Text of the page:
Left – Paul Ashcroft & Dion Mills. Cover – Paul Ashcroft & Ngaire Dawn Fair. Photos – Jodie Hutchinson
UK playwright Lucinda Coxon's Herding Cats has received a lot of attention. The title is an expression with vague origins in IT, referring to the difficulties of managing other people, or even life. Suzanne Chaundy directs Red Stitch ensemble members Ngaire Dawn Fair as London girl Justine, Paul Ashcroft as her flatmate Michael, and Dion Mills as his phone sex client, Saddo.
Justine has landed her dream job and when she comes home, delivers lively performances for Michael based on the details of her working day. It took me a while to not be distracted by Justine's accent, and her initial stagily comic delivery spoke of a different style of play to come; she almost touches on Ab Fab's Eddie. Despite her wit (a drink of 'oblivion-and-tonic', anyone?) and comic delivery, and, although the theme of the play is about how one hides one's vulnerability, the relentlessness of Justine's performing of herself and the blank acceptingness of Michael in the role of her audience, renders them too stylised, their characters too lacking in chiaroscuro to make the final scene ring true.
The abstracted Christmas scene in the middle of the play with its decomposing soundtrack is a notably imaginative and effective touch. Dion Mills's performance as Saddo is the best thing about the production (and the only truly 'edgy' element of a play touting itself as illustrating contemporary society's brutality) – his Saddo is layered and complex, a sinister presence, and his Scottish accent is convincing. Mills has a particularly graceful physicality, he's a consistently mesmerising performer with a compelling stage presence who brings here a mastery to the character we know least about. Sadly, I struggled to hear much of the telephone conversations between Saddo and Michael, and probably missed a lot.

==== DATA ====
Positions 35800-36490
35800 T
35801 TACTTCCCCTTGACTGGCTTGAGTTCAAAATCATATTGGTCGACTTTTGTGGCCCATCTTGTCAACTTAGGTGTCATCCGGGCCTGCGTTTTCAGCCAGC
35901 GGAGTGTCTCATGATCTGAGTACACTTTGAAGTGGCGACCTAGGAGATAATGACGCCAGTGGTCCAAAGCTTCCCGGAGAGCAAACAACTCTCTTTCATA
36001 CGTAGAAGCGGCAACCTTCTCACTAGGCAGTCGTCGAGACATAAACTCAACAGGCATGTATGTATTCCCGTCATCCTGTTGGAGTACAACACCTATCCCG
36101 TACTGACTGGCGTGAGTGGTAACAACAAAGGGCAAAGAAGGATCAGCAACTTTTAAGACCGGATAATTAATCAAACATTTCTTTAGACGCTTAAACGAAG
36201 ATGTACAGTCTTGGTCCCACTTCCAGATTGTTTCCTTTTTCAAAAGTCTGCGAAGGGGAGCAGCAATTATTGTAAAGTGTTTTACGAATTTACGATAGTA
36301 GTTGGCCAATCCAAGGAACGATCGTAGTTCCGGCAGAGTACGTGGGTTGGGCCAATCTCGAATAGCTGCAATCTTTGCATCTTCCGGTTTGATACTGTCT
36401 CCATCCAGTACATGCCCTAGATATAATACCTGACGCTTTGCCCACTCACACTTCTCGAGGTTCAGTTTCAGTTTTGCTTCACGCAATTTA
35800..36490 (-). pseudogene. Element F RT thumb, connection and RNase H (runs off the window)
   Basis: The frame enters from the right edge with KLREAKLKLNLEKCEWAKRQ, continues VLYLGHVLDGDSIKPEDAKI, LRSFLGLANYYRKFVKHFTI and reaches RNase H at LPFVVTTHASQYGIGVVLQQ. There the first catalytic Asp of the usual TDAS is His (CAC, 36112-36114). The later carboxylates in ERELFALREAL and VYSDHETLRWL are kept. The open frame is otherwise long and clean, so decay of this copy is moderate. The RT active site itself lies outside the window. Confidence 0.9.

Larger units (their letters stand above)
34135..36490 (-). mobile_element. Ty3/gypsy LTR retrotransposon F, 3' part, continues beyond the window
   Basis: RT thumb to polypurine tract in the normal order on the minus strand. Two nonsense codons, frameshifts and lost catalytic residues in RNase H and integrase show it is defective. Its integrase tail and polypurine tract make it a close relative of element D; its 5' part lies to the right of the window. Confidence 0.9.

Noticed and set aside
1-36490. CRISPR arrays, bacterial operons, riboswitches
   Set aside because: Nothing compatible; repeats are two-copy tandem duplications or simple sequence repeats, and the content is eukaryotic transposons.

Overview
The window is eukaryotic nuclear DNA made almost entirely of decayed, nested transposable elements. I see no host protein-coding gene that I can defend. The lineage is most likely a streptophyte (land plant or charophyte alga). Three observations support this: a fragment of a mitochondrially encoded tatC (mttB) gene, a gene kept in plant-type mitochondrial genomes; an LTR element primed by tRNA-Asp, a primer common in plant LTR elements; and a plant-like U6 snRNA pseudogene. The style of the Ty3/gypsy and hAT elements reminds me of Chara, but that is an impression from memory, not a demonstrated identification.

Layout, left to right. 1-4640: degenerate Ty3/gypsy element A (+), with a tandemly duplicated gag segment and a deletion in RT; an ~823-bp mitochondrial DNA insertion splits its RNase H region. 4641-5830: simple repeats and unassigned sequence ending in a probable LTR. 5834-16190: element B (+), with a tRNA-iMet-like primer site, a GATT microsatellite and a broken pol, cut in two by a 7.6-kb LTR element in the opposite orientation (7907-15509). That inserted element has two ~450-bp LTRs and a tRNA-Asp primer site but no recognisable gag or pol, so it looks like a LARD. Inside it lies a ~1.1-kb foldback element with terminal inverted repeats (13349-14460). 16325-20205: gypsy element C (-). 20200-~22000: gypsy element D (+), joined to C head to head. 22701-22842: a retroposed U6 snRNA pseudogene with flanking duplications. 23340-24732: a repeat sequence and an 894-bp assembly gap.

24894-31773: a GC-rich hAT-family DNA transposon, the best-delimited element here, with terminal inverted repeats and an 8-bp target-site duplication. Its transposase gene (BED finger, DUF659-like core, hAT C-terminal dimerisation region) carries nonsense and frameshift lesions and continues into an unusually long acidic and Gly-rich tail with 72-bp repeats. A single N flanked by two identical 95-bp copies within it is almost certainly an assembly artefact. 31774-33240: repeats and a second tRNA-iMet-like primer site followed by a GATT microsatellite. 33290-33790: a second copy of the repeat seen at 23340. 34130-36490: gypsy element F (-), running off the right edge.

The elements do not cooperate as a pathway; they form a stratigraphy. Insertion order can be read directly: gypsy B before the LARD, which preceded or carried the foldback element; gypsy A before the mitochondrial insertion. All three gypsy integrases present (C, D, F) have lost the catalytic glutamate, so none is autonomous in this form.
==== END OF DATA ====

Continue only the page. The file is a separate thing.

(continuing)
You can see how things will play out for Justine's affair, more intriguing is what the two flatmates may mean to each other and how their alleged co-dependence will eventually manifest, but the play doesn't pursue this line. The most dramatically absorbing moment is when the friendship between Michael and Justine appears threatened and he talks about leaving. This is where things could have become unpredictable but Michael rewinds once Justine reveals how much she needs him. The play falls flat through lack of real psychological conflict: Justine challenges Michael about why he would continue colluding with Saddo's malevolent and incestuous fantasies (what I wanted to know more about) but the play doesn't really explore this question. Another, earlier, charged moment is when Justine reveals to Michael that she's told her boss about him, that Michael has had an accident or is agorophobic or some such, so needs to work from home. Michael gets briefly angry – then, again, retracts. The action is confined to their small lounge room, the true story ought to sprial down to what occurs within the relationship between these two, yet their fantasy connections with the outside world (Justine's boss and Saddo) are given the most weight.
Herding Cats has been nominated for a UK Theatre Best New Play Award. Despite Red Stitch's elegant production, I'm not convinced.
Red Stitch Actors Theatre presents
by Lucinda Coxon
Directed by Suzanne Chaundy
Venue: Red Stitch Theatre | Rear 2, Chapel St, St Kilda
Dates: 7 June – 6 July
Tickets: $27.00 - $39.00 ($20.00 student, $15.00 rush)
Bookings: www.redstitch.net | 03 9533 8083